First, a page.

Fannie Mae's economists said Friday that housing indicators continue to be mixed. In the company's April Economic and Strategic Research report Senior Vice President and Chief Economist Doug Duncan and his staff pointed to a balance of positive and negative signals in recent weeks.
First, the economy as a whole seems to have largely rebounded from the deteriorating financial conditions earlier in the year with the stock market back at 2015 levels along with some commodity prices, narrowing risk spreads, and a decline in the trade-weighted value of the dollar. However, the economists say, even if the dollar continues to weaken net exports will still subtract from growth throughout the rest of the year.
The economists say any rate hike at the April meeting of the Federal Open Market Committee is 'off the table." Increasing labor force participation and subdued wage pressure suggest the Fed leadership feels less urgency for the second rate hike and while core inflation has picked up recently the Fed will look for more concrete evidence that such firming will be sustained.
Housing positives include a gain for housing starts in February (though this has since been squashed by March's numbers), the first in three months and increasing strength in the single family sector. Despite continuing to trend down after hitting a post-recession peak last June, the multi-family segment remains positive. This is especially important in some energy-dependent markets where new supplies of units were coming on-line just as energy prices started to be felt.
On the negative side, the report cites a sharp drop in existing home sales in February along with only a modest recovery for new home sales after a drop in that sector in January. New home sales, they say, have moved sideways over the past year and builders' confidence as measured by the National Association of Homebuilders/Wells Fargo's Housing Price Index has softened since peaking at a 10-year high in October. That index however did stabilize in March although the forward looking component fell to its lowest level in a year.
Fannie Mae points to low inventories as one cause of the softness in home sales, especially lower-priced homes. The inventory of completed new homes remains extremely low by historical standards and that may be discouraging buyer traffic. While housing completions have been increasing from 2010 lows those homes have been concentrated in large and less affordable homes.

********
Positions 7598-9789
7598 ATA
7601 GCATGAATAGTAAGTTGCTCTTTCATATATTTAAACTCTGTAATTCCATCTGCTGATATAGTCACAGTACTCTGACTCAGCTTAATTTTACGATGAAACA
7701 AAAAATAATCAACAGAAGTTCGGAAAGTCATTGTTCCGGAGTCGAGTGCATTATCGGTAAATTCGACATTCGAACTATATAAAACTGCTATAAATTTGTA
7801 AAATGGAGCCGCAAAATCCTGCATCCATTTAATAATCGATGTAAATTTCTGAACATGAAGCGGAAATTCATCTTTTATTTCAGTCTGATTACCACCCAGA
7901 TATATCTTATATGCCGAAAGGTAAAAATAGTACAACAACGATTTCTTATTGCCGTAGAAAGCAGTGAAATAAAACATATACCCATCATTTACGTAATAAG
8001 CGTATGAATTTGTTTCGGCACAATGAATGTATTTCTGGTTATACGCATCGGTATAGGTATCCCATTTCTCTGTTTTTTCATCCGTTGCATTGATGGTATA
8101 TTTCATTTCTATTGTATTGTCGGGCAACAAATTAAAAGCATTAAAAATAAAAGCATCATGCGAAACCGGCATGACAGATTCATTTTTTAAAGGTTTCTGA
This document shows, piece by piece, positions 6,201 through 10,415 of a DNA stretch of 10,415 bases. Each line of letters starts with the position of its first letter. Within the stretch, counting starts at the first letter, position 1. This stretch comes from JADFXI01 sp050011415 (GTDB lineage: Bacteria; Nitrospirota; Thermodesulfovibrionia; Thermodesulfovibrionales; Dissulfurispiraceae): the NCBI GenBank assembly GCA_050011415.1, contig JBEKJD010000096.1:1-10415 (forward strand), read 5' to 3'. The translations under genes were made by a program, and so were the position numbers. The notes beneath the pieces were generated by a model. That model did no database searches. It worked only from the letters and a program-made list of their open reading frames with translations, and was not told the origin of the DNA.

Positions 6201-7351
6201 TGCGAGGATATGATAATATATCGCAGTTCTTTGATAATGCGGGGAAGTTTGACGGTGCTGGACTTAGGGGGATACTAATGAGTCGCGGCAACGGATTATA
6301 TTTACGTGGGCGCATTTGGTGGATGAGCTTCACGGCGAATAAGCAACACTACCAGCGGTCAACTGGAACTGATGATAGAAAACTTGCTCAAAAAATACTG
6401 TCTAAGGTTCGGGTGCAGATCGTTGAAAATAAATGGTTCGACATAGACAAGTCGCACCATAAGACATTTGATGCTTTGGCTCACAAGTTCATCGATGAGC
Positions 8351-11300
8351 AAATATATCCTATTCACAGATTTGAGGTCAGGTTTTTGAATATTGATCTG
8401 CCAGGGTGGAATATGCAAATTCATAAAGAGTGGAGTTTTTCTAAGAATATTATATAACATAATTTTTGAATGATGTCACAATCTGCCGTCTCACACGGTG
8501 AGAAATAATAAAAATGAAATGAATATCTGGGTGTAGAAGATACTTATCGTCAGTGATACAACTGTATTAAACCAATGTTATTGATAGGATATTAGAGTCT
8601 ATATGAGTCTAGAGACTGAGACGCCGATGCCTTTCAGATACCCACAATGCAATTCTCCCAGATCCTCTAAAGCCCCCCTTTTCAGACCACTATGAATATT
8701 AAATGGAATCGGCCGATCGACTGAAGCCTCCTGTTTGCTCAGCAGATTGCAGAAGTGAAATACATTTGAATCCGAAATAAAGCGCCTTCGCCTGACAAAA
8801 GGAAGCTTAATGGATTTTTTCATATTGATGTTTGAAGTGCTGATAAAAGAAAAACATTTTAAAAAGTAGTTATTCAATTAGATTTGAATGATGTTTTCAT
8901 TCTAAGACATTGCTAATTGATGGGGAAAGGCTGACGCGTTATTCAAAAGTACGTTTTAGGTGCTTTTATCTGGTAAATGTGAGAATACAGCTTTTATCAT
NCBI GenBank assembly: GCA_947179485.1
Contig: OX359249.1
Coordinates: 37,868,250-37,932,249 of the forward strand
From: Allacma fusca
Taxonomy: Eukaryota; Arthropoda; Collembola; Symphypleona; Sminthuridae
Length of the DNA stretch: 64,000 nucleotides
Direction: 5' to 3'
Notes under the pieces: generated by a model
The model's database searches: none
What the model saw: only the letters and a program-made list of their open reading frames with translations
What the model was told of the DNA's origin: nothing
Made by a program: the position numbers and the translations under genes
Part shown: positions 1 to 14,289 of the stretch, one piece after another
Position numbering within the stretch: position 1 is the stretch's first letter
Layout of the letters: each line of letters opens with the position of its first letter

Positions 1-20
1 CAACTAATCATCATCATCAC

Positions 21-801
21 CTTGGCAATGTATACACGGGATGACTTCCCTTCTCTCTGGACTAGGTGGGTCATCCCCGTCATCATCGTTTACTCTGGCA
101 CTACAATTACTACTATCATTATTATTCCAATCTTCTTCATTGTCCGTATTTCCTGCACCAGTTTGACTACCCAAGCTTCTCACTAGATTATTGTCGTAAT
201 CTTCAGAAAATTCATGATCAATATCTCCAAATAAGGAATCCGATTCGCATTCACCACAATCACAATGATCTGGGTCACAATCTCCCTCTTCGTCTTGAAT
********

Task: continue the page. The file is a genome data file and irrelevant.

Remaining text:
The existing home supply is also lean; listings are not keeping pace with demand and the tight market has tended to boost prices disproportionally at the lower end. Even as interest rates decline to 2016 lows the strong price appreciation is eroding affordability for potential first-time buyers whose incomes are not keeping up with the gains. Fannie Mae sees a great deal of pent-up demand among young adults, many of whom continue to live with their parents and will likely rent rather than buy when they finally establish their new households.
Rent increases will probably moderate as more new multi-family supply comes on line and that will take some pressure out of core inflation. However again the new supply is tilted toward Class A properties and the tighter supply of lower-rent Class B and Class C units will command larger rent increases, especially for new tenants. "Elevated rental cost burdens will hurt purchase affordability by inhibiting renter's abilities to save for down payments," the report says.
Potential first-time buyers are seeing good labor market news. Employment among those 25 to 34 years of age has increased at a healthy pace and their share of the total labor force has risen to the highest reading since 2002 although part of that is based on the sheer numbers in that age group. "A sustained increase in income among young adults, more construction of starter homes, and continued introduction of new loan products geared towards those with low down payments would go a long way toward bringing more potential homebuyers into the housing market. More first-time homebuyers should lead to more trade-up buyers spurring organic housing demand amid declining investor and international demand."
The bottom line: Fannie Mae's economists are holding to most of their earlier forecasts. They do see total mortgage originations declining about 9.0 percent in 2016 to $1.56 trillion with a 40 percent refinancing share. That share will drop to 31 percent in 2017 and originations will not increase enough to sustain overall levels. Total production volume will drop next year to $1.43 trillion.